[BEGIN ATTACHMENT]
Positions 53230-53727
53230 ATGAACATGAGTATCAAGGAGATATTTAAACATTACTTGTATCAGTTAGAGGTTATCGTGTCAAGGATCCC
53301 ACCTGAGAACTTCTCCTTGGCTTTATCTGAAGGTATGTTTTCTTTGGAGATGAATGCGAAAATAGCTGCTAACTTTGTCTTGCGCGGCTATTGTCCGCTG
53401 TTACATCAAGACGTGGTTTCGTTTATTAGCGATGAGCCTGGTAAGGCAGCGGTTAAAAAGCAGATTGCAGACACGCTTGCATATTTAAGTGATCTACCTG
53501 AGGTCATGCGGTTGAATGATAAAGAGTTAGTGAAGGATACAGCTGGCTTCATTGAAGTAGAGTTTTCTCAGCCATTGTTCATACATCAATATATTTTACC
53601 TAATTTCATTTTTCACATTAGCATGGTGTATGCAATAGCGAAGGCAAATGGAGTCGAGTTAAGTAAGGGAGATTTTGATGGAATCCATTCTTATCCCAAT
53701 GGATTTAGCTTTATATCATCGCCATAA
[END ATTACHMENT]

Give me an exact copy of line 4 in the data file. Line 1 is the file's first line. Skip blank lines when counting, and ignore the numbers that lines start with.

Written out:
53401 TTACATCAAGACGTGGTTTCGTTTATTAGCGATGAGCCTGGTAAGGCAGCGGTTAAAAAGCAGATTGCAGACACGCTTGCATATTTAAGTGATCTACCTG